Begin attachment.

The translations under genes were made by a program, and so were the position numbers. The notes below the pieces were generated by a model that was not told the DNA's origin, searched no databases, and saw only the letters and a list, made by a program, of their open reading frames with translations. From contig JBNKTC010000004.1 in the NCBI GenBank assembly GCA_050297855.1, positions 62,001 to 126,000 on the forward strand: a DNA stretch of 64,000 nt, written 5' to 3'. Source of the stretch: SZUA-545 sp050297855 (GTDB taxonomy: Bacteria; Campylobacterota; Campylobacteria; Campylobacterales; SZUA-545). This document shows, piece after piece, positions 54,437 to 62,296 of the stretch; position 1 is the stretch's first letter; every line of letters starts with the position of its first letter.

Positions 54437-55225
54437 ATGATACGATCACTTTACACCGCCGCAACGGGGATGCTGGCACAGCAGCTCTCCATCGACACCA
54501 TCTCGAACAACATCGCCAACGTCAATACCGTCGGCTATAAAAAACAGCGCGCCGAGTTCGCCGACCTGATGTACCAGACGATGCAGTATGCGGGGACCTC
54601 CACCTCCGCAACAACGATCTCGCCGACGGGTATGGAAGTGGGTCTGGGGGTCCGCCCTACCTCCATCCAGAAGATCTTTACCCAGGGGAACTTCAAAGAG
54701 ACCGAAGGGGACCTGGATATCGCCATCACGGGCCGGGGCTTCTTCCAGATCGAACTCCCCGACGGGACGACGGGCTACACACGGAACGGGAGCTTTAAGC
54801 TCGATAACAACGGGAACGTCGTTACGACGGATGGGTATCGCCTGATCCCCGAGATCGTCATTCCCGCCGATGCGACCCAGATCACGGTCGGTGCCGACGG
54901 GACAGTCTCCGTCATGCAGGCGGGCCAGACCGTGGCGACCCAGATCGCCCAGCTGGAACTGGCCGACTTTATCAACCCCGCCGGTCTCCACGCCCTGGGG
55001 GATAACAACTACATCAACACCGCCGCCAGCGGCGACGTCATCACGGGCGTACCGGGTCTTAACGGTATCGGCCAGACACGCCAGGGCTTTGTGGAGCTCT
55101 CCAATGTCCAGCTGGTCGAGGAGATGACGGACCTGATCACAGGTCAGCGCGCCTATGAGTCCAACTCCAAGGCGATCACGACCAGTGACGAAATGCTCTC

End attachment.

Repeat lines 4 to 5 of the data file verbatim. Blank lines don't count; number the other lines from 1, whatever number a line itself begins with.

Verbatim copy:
54501 TCTCGAACAACATCGCCAACGTCAATACCGTCGGCTATAAAAAACAGCGCGCCGAGTTCGCCGACCTGATGTACCAGACGATGCAGTATGCGGGGACCTC
54601 CACCTCCGCAACAACGATCTCGCCGACGGGTATGGAAGTGGGTCTGGGGGTCCGCCCTACCTCCATCCAGAAGATCTTTACCCAGGGGAACTTCAAAGAG